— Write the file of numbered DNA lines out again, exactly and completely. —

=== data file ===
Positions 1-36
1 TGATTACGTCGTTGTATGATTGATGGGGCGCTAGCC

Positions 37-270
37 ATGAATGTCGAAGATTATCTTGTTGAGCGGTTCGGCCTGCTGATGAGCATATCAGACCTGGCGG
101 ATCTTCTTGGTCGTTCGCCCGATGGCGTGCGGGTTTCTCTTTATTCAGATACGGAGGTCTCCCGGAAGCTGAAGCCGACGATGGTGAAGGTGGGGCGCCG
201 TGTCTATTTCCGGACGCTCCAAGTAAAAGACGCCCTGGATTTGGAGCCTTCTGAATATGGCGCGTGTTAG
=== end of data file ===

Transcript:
Positions 1-36
1 TGATTACGTCGTTGTATGATTGATGGGGCGCTAGCC

Positions 37-270
37 ATGAATGTCGAAGATTATCTTGTTGAGCGGTTCGGCCTGCTGATGAGCATATCAGACCTGGCGG
101 ATCTTCTTGGTCGTTCGCCCGATGGCGTGCGGGTTTCTCTTTATTCAGATACGGAGGTCTCCCGGAAGCTGAAGCCGACGATGGTGAAGGTGGGGCGCCG
201 TGTCTATTTCCGGACGCTCCAAGTAAAAGACGCCCTGGATTTGGAGCCTTCTGAATATGGCGCGTGTTAG